MRI data were obtained using a Philips Intera 3.0 tesla MRI scanner using Nova Dual gradients, a phased array head coil, and sensitivity encoding (SENSE) with an undersampling factor of 2. Functional MRI images were obtained using a T2*-weighted gradient-echo echoplanar imaging (EPI) sequence with whole-brain coverage (TR, 2000 ms; TE, 30 ms; 31 ascending slices with thickness 3.25 mm; gap 0.75 mm; voxel size, 2.19 × 2.19 × 4 mm; flip angle, 90°; field of view, 280 × 220 × 123 mm; matrix, 112 × 87). Quadratic shim gradients were used to correct for magnetic field inhomogeneities within the brain. T1-weighted whole-brain structural images were also obtained in all subjects. Paradigms were programmed using Matlab Psychophysics toolbox (Psychtoolbox-3; www.psychtoolbox.org) and stimuli presented through an IFIS-SA system (Invivo). Responses were recorded through a fiber optic response box (Nordicneurolab), interfaced with the stimulus presentation PC running Matlab.
In the task, subjects were presented with an initial fixation cross for 350 ms. This was followed by a response cue in the form of an arrow (<<< or >>>) in the direction of the required response and lasting 1400 ms. The interstimulus interval was 1750 ms. Finger-press responses were made with the index finger of each hand. Subjects were instructed to respond as quickly and as accurately as possible. To maximize design efficiency stimulus, presentation was blocked, with five repeated blocks of 14 response trials, 14 rest trials, and four response trials at the start of the experiment, resulting in 74 response trials in total.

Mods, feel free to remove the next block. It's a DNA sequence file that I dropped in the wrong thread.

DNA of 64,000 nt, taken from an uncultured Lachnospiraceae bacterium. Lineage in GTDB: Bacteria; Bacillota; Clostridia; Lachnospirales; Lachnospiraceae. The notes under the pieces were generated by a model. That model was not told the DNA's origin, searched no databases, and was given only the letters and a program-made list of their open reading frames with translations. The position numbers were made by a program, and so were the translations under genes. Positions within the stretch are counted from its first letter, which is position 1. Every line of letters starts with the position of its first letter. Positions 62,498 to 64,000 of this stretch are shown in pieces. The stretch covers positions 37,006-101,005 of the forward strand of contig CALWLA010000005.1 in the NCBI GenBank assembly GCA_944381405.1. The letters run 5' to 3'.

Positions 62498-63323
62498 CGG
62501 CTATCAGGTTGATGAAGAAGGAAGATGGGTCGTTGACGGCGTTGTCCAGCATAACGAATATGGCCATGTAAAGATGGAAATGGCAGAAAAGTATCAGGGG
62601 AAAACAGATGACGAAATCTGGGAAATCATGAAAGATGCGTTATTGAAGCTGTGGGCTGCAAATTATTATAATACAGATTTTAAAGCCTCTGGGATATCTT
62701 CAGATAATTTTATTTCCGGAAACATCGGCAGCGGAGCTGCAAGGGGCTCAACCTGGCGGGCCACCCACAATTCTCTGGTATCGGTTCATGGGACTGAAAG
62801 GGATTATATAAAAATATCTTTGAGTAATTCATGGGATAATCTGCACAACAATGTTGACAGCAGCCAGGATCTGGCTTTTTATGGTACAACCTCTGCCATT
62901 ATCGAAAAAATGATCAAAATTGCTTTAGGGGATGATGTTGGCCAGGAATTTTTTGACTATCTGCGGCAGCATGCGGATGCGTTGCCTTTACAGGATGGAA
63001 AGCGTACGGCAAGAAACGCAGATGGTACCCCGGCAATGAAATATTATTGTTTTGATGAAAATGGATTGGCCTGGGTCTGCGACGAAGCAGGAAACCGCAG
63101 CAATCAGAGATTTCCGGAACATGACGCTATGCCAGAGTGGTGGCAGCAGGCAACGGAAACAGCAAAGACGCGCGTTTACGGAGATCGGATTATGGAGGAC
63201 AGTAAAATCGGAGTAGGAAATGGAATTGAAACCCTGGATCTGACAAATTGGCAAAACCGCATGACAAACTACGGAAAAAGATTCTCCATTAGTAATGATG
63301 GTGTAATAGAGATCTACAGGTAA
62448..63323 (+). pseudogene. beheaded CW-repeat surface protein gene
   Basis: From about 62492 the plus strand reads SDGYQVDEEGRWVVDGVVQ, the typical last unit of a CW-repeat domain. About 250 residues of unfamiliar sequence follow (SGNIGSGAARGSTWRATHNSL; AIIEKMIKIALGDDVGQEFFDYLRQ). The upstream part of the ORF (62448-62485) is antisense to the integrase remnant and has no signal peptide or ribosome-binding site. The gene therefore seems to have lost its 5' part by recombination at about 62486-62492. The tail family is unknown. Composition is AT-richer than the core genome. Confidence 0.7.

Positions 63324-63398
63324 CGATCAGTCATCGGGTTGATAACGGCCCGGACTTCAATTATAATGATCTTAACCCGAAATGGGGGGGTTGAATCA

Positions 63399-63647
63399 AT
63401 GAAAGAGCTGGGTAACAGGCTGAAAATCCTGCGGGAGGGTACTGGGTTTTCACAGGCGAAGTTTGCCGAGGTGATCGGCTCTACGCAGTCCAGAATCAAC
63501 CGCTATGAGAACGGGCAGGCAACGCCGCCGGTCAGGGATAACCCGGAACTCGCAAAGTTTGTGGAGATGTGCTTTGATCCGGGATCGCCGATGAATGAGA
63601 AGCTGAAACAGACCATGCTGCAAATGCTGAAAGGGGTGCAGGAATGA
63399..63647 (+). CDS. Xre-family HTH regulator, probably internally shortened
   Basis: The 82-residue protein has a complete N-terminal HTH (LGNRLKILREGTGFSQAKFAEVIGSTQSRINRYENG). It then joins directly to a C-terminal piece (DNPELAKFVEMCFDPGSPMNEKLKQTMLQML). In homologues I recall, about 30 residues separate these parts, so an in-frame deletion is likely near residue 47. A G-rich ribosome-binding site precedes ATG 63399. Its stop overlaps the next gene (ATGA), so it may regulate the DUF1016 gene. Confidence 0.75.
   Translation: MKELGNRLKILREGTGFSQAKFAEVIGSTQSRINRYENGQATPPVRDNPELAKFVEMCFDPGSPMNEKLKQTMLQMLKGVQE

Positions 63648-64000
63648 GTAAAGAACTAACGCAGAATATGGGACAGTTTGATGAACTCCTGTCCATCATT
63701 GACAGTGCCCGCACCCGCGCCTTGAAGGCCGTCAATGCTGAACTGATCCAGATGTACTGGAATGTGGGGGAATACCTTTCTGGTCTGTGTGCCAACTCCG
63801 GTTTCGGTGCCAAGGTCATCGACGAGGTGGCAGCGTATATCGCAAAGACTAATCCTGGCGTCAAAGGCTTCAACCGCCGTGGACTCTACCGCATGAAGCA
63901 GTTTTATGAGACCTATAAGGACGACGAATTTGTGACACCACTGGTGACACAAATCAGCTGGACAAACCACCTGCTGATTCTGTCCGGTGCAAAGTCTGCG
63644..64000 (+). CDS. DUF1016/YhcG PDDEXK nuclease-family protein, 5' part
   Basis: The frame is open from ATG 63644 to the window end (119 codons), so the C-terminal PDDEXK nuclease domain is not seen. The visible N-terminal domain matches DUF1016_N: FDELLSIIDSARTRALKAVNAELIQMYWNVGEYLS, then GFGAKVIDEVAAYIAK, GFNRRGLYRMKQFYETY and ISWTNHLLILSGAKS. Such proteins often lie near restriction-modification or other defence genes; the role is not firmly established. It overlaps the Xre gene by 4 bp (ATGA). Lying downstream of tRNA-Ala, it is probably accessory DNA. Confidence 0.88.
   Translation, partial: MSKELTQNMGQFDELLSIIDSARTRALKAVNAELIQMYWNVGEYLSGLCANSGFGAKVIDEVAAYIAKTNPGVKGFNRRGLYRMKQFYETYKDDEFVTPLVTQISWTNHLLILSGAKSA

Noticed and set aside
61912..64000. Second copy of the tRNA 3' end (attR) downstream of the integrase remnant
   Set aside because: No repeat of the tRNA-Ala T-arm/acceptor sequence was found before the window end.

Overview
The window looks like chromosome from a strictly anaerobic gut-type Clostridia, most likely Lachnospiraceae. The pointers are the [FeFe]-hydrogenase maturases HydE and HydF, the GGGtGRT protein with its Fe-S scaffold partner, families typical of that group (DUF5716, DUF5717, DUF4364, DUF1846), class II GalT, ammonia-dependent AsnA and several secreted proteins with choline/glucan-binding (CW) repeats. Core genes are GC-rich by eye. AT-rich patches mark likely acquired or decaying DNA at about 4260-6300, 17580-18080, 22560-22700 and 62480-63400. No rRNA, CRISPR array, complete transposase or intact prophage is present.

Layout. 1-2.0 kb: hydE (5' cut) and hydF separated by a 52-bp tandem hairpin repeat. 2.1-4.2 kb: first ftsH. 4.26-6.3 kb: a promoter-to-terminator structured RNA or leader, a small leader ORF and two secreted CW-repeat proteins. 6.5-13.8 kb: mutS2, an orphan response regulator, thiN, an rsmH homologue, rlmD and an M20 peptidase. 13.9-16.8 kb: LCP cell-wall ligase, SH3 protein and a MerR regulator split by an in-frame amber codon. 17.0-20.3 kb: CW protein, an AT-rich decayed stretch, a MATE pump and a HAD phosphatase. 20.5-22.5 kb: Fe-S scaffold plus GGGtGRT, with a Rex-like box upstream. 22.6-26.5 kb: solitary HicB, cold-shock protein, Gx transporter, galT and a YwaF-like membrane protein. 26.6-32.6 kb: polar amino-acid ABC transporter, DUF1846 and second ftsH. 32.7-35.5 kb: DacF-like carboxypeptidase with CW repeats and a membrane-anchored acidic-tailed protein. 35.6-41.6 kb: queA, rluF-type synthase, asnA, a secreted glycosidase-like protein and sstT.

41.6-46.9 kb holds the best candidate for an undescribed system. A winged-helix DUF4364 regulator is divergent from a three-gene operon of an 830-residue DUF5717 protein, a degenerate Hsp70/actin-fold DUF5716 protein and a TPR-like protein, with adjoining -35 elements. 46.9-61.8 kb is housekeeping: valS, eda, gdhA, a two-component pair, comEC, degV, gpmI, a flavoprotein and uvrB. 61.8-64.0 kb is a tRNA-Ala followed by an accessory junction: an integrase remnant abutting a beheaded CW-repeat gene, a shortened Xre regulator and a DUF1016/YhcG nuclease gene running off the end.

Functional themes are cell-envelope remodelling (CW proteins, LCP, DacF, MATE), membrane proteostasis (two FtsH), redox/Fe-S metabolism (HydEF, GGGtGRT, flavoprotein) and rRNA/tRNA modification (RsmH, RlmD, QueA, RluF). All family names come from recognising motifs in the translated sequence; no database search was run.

Regional brain activation analysis of the CRT
The first four volumes acquired were discarded to allow for T1 equilibrium effects. Image preprocessing involved realignment of EPI images to remove the effects of motion between scans, spatial smoothing using a 5 mm full-width half-maximum Gaussian kernel, prewhitening using FILM and temporal high-pass filtering using a cutoff frequency of 1/50 Hz to correct for baseline drifts in the signal. FMRIB's Linear Image Registration Tool (FLIRT) (Smith et al., 2004) was used to register EPI functional datasets into standard MNI space using the participant's individual high-resolution anatomical images.
fMRI data were analyzed using voxelwise time series analysis within the framework of the general linear model (GLM). To this end, a design matrix was generated with a synthetic hemodynamic response function and its first temporal derivative. Task blocks were modeled in the design matrix with rest periods serving as the implicit baseline. In addition, six motion parameters were included in the model to control for signal associated with head movement. Mixed-effects analysis of session and group effects was performed using FLAME (FMRIB's Local Analysis of Mixed Effects) (Beckmann et al., 2003). Final statistical images were thresholded using Gaussian random field-based cluster inference with a height threshold of Z > 2.3 and a cluster significance threshold of p < 0.05. This resulted in statistical maps of voxels significantly activated by the CRT and a separate map of voxels showing a relative deactivation on CRT.